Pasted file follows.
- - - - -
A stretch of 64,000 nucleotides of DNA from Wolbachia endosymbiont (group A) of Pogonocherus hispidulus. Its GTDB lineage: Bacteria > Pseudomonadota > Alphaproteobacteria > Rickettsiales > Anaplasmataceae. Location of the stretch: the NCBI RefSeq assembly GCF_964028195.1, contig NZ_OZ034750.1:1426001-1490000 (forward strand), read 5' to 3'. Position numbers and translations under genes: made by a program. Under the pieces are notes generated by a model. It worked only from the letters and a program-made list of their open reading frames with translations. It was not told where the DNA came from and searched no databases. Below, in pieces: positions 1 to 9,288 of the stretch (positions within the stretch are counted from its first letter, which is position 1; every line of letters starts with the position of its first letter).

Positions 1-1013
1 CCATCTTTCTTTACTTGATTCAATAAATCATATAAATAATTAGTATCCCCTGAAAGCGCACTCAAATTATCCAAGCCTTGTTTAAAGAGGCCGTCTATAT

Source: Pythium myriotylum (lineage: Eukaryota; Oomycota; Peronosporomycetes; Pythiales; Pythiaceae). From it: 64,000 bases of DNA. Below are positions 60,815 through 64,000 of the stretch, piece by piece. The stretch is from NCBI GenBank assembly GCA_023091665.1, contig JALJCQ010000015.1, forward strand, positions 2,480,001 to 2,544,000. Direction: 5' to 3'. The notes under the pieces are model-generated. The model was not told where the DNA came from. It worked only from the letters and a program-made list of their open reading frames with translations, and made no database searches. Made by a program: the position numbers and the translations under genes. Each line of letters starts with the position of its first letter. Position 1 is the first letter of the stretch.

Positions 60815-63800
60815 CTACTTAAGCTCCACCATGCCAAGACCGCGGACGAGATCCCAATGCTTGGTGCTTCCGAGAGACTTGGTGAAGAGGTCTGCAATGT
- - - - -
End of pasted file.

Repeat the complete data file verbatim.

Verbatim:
A stretch of 64,000 nucleotides of DNA from Wolbachia endosymbiont (group A) of Pogonocherus hispidulus. Its GTDB lineage: Bacteria > Pseudomonadota > Alphaproteobacteria > Rickettsiales > Anaplasmataceae. Location of the stretch: the NCBI RefSeq assembly GCF_964028195.1, contig NZ_OZ034750.1:1426001-1490000 (forward strand), read 5' to 3'. Position numbers and translations under genes: made by a program. Under the pieces are notes generated by a model. It worked only from the letters and a program-made list of their open reading frames with translations. It was not told where the DNA came from and searched no databases. Below, in pieces: positions 1 to 9,288 of the stretch (positions within the stretch are counted from its first letter, which is position 1; every line of letters starts with the position of its first letter).

Positions 1-1013
1 CCATCTTTCTTTACTTGATTCAATAAATCATATAAATAATTAGTATCCCCTGAAAGCGCACTCAAATTATCCAAGCCTTGTTTAAAGAGGCCGTCTATAT

Source: Pythium myriotylum (lineage: Eukaryota; Oomycota; Peronosporomycetes; Pythiales; Pythiaceae). From it: 64,000 bases of DNA. Below are positions 60,815 through 64,000 of the stretch, piece by piece. The stretch is from NCBI GenBank assembly GCA_023091665.1, contig JALJCQ010000015.1, forward strand, positions 2,480,001 to 2,544,000. Direction: 5' to 3'. The notes under the pieces are model-generated. The model was not told where the DNA came from. It worked only from the letters and a program-made list of their open reading frames with translations, and made no database searches. Made by a program: the position numbers and the translations under genes. Each line of letters starts with the position of its first letter. Position 1 is the first letter of the stretch.

Positions 60815-63800
60815 CTACTTAAGCTCCACCATGCCAAGACCGCGGACGAGATCCCAATGCTTGGTGCTTCCGAGAGACTTGGTGAAGAGGTCTGCAATGT